I had hoped that used car prices would have corrected by this time Memorial Day 2012.
The fact is, used car prices are extremely high in some sectors, mostly four to eight year old – 2008-2004 cars with under 100k miles on them, expecially imports like Toyota Camry, Honda Accord, Nissan Maxima, Altima and Lexus.
Why are used car prices so HIGH?
IMHO. The continued limitations on production of new cars, a somewhat bumpy economic recovery and mixed messages about the future of 2012 depending on which politician you listen to and Wall Street’s response to such. Parts, core materials and the dollar value in Europe and Japan have caused the cost of these items to rise, making new car manufacturers reluctant to make excess inventory. Right now the automakers are responding to dealerships confidence when ordering and the facilities ability to crank out so many new cars per day without increasing labor costs. The suppliers of parts must also fall in line with their ability to supply the airbags, switches, glass and rubber going into the cars. When there is a lack of new car inventory on the dealer lots, people don’t trade their old cars, they wait.
A lack of good used car trades… lack of turn-over.
Another issue is the lack of lease returns. In the past and up until 2008 there were lots of leased vehicle in the system, pre-determined trade-ins. We all remember 2008, it was the beginning of the Great Recession, as it is now called, not so GREAT, but I digress. The reality is, leasing came to a hault, almost. The lack of leased cars in 2008, 2009 and 2010, has effected the number of returning off-lease vehicles to the “used car” market. In addition, those consumers who have leased vehicles are finding the residual value, aka: buyout, is less than the actual retail value of their car on the lot. Hence, the leasee is BUYING his/her vehicle and holding onto it for another few years while trying to decide what the future holds. This is another reason ALLY and other banks are trying to charge huge “buyout fees” on their new lease contracts, to capture some of the profit on the low residual. But again, that is a story for another blog post.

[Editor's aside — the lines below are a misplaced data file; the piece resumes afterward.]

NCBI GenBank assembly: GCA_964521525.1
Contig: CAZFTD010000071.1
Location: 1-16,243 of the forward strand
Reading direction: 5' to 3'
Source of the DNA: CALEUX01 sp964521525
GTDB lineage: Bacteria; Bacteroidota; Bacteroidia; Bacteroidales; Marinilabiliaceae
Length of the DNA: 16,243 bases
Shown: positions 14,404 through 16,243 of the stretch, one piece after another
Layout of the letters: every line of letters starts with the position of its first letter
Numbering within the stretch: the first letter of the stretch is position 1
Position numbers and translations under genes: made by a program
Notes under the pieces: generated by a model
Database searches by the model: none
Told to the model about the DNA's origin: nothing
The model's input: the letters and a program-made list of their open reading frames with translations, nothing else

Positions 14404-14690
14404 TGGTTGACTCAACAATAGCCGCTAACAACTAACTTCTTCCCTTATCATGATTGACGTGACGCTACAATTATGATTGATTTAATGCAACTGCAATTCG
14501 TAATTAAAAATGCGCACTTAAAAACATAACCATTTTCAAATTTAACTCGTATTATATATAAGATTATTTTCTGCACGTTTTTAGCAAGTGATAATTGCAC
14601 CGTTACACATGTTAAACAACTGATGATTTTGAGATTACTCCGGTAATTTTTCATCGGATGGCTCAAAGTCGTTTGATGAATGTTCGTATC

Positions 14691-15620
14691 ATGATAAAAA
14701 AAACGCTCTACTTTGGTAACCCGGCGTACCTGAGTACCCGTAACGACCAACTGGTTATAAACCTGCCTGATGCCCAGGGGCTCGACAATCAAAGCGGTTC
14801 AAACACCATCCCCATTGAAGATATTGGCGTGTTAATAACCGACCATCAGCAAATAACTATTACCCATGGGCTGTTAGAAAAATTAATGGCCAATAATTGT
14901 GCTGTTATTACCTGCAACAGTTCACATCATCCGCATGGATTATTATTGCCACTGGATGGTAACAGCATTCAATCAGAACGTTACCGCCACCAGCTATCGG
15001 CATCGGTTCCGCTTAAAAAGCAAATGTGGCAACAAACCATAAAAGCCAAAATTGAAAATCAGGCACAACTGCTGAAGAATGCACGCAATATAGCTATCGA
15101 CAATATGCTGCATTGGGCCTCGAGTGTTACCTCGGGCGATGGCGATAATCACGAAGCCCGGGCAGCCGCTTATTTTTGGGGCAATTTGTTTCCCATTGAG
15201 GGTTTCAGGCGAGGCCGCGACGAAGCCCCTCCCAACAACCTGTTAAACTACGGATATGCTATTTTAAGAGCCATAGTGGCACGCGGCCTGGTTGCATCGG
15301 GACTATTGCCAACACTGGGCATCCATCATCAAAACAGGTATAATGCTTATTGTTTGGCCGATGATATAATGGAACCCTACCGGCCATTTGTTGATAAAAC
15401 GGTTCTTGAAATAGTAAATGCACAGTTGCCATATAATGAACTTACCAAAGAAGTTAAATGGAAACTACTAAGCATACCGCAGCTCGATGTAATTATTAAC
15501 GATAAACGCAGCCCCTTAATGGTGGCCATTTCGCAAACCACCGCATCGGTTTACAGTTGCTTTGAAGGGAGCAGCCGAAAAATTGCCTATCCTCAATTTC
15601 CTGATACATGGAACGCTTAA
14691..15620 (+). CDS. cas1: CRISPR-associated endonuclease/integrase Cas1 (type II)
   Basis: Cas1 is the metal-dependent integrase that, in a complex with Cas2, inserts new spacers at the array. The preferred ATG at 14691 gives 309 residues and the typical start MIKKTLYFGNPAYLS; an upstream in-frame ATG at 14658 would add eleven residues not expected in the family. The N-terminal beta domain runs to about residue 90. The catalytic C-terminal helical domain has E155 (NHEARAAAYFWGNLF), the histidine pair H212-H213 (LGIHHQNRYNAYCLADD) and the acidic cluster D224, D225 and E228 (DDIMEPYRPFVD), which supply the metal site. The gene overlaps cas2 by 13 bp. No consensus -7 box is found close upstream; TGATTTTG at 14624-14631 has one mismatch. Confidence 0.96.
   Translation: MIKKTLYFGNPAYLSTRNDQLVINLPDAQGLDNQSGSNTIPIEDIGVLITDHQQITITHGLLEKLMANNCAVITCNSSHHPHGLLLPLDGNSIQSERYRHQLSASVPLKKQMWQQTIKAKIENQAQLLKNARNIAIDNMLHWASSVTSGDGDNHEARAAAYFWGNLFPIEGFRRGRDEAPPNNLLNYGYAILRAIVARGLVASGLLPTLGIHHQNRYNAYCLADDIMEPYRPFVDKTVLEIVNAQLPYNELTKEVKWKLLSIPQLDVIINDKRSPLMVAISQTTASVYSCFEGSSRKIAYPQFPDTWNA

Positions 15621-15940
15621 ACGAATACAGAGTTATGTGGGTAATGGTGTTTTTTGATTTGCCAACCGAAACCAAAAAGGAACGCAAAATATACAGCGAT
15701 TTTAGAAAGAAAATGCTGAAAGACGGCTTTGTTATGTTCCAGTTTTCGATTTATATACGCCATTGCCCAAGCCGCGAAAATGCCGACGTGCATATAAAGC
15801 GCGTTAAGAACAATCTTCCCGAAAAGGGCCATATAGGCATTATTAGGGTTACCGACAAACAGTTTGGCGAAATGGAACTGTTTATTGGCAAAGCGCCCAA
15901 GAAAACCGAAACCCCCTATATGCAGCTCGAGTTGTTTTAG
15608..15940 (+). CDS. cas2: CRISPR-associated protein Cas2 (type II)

The only arena where I see some possible “deals” in the used car market is luxury sedans and coupes; BMW, Jaguar, Mercedes Benz, in the 3 series or C-class. 2009 – 2010 Jaguar XF, 2008-2011 Lexus ES350, IS350 and 2008-2010 Infiniti G37. Audi A4 and A6 are still high priced, as are Acura, Bentley. Porsche is hot and should only be purchased from a CERTIFYING Porsche dealership.
Earlier this year I had predicted the high-prices of used cars would pop by Spring, but I was wrong.
Supply and demand, CONSUMERS PAYING THE PRICE, and banks lending, has kept the house from crashing, but as soon as the car makers get their production flowing, hopefully by 4th quarter 2012, used car prices will slide back to a more stable and sustainable level.
However, be careful! If you don’t put much cash down, take a 72 mos. loan, or add negative equity to the new loan, make sure you have GAP protection on your loan. Gap protection will cover the “gap” between the balance on your car loan and the insurance company valuation, in the event your car is stolen or totalled!
This Memorial Day, be prepared for the nice cars to have a premium price tag when sold from a reputable dealership lot offering financing and warranty, expecially on late model 2004-2010 used cars. The nicest ones rarely make it to the front line, so let the dealers know exactly what you are looking for and have the ability to move quick if they get one. Be careful of “unbranded” or “pot lots”, where the cheaper the price, the more likely the car has a problem, a salvage title or both.
If you have any questions about used car or new car shopping, deals and holiday special offers feel free to ask MyCarlady.